AncientEagle
05-26-2008, 12:21 AM
These are fun, but they aren't necessarily all facts. The bit about the string, the bell, and the "graveyard shift" is highly suspect. As for bugs being attracted by the straw in straw mattresses, that may be true, but BEDbugs are attracted by the human body and are much more inclined to nest in cracks and crevasses of a wooden bed frame than in straw.

As for the reason for the half-moon traditionally carved in the outhouse door, believe me, there were simpler methods for distinguishing it from the smokehouse. For one thing, no sane person would build the smokehouse next door to a smelly outhouse. They were more likely to be in opposite directions. So if the user had no better sense of direction than to confuse one for the other, he was likely too drunk to identify the half-moon.

I just think we need to be careful. A lot of this stuff is farmed around the Internet as facts and accepted, and perpetuated, without further thought. That's dangerous.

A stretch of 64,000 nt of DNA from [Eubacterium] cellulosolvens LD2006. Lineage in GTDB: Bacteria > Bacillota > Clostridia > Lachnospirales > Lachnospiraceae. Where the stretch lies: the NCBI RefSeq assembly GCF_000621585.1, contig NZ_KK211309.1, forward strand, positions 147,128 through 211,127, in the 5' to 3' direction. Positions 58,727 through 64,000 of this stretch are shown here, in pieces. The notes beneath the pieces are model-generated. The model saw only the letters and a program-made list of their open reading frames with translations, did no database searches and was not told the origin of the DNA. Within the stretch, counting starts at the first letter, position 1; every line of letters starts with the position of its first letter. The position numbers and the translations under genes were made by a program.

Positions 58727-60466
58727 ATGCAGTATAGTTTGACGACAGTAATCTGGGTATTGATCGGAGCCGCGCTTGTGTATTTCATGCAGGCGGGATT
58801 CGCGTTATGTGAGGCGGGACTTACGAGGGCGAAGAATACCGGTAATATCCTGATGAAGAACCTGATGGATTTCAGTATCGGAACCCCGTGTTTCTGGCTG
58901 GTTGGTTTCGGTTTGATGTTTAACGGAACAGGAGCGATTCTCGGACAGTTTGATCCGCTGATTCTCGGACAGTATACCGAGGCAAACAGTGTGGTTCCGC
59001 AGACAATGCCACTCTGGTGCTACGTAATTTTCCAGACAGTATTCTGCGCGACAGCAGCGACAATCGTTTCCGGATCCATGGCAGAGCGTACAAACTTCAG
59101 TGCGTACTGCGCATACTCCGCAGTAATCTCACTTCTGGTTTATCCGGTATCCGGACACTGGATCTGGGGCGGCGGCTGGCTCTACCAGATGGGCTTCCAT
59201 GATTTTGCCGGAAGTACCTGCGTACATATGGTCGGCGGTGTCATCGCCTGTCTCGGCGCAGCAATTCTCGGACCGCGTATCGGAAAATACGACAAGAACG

And, yes, I'm old enough to have been bitten by bedbugs and to have used outhouses. And never once confused one with the smokehouse.

Breeya Shay
05-26-2008, 12:28 AM
Yes, they are fun facts but the smokehouse thing is known from Fort Malden - my friend and I volunteered there for a while and we know that the outhouse/smokehouse thing was a problem - at least in the Navy Yard lol.
And facts or myth - they are still fun:D

Quentin Nokov
05-27-2008, 01:23 AM
Wow O.o some of those are . . . weird Lol. Especially the F... one xD *shakes head* Some of those I knew and some of them I'm like 'Cool I learned something' Here's some random facts from http://www.cs.cmu.edu/~bingbin/

f you have 3 quarters, 4 dimes, and 4 pennies, you have $1.19. You also have the largest amount of money in coins without being able to make change for a dollar.

The numbers '172' can be found on the back of the U.S. $5 dollar bill in the bushes at the base of the Lincoln Memorial.

President Kennedy was the fastest random speaker in the world with upwards of 350 words per minute.

In the average lifetime, a person will walk the equivalent of 5 times around the equator.

Odontophobia is the fear of teeth.

The 57 on Heinz ketchup bottles represents the number of varieties of pickles the company once had.